Juleya Woodson wishes she had a book like the one she’s just written when she was a little girl.
Woodson, who grew up in Evanston and is a 2009 graduate of Evanston Township High School, is the author of “I Hope They Understand,” a book which affirms that all children are special, while specifically telling Black children that they are beautiful. The book is for children up to age five.
“I remember not feeling beautiful at that age,” Woodson says. She recalls seeing people on TV with “lighter skin, and long straight hair.” Woodson says she even tried to straighten her own hair using an iron, but the hair just ended up getting burned.
Woodson laughs about the hair ironing now, but also puts it in a much larger picture, that Black children need to be reminded of their own self-worth in a world which can sometimes deny that value.
The killing of George Floyd and Breonna Taylor reinforced that reality.
“I remember all the chaos in our world,” Woodson says. “I felt afraid, insecure, and unsafe. I couldn’t imagine how children felt.”
“I needed to write a book,” Woodson says, with the message that “Black is beautiful and Black is great.”
The 20-page paperback book focuses on a young Black girl, although children of other races and ethnicities are also pictured. The value of all children is part of the message, celebrating racial and cultural differences.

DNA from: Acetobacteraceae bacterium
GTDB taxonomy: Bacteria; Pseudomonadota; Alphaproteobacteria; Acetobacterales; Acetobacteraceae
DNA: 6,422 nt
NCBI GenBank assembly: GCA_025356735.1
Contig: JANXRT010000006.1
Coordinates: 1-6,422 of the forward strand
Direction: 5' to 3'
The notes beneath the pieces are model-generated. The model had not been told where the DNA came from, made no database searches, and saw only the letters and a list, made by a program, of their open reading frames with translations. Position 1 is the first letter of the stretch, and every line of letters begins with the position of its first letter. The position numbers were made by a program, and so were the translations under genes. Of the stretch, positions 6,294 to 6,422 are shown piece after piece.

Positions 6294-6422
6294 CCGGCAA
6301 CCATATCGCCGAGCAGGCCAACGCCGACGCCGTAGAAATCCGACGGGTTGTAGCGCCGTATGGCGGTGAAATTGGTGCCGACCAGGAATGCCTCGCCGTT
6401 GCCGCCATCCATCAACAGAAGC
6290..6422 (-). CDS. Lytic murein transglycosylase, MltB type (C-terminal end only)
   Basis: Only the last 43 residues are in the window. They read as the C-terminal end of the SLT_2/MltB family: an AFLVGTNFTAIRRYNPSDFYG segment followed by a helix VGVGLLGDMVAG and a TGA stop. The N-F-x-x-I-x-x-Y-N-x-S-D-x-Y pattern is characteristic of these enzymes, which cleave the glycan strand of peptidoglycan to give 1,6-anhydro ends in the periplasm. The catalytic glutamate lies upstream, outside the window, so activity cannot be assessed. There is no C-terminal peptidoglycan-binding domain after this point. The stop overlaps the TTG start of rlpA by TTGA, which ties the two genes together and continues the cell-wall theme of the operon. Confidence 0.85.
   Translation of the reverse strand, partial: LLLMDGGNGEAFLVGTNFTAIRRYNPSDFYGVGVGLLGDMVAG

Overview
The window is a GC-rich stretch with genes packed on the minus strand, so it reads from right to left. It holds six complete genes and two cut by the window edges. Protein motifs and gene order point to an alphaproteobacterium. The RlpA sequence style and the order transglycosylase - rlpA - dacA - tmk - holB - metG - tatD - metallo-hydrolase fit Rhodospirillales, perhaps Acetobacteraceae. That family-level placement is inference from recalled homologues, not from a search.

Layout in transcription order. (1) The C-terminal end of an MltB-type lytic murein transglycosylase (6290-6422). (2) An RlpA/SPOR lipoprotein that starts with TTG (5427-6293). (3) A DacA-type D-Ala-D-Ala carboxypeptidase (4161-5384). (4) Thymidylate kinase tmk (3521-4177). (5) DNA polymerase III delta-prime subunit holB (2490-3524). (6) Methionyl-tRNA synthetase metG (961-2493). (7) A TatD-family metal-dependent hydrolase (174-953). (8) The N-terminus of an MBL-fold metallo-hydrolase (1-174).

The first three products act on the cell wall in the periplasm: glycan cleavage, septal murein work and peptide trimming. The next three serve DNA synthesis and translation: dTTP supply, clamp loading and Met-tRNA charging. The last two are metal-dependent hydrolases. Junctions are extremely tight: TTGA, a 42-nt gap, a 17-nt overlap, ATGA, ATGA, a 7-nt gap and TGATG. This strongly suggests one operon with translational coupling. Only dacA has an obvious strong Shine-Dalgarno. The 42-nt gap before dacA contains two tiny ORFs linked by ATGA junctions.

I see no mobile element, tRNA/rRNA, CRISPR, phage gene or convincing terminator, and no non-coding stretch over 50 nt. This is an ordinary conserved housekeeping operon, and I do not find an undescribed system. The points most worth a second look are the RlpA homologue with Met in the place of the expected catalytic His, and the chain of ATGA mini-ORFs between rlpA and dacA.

But the key message is to remind Black children of their own inherent beauty, creativity and self-worth. One of the pages says:
“I hope they understand,
even though my eyes are
a little rounder than my friends,
my eyes are beautiful.
“Whisper it with me,
My eyes are beautiful.”
Woodson works with young children every day, as a gamily support specialist with the Childcare Network of Evanston, an Early Head Start and Head Start preschool and social service provider.
And while “I Hope They Understand” is a children’s book, adults are also an intended audience. By helping children learn about racial differences, Woodson says, the book can be a conversation starter for their parents as well.
Children are “pure little souls,” without any prejudices, at least at the start. But they can quickly learn negativity from adults, so it’s critical, Woodson says, to help make children and adults comfortable about discussing the often uncomfortable topic of race.
One of her purposes, Woodson says, is to build “empathy, not sympathy.” She hopes families will build a more diverse collection of books, to help foster cultural and racial understanding.
“I Hope They Understand” is illustrated by Woodson’s college classmate Michelle Wang. Both attended Lakeland University in Wisconsin.
But it was simply a stroke of good luck that Wang became the illustrator. Woodson put out a Facebook post looking for an artist, and Wang responded.
Woodson also had one very important Black child in mind when she wrote the book, her two-and-a-half year old son Kayden. “He was a huge part of my motivation,” she says.
“My hope for him,” she adds, “is for him to go through the world with his head held high.”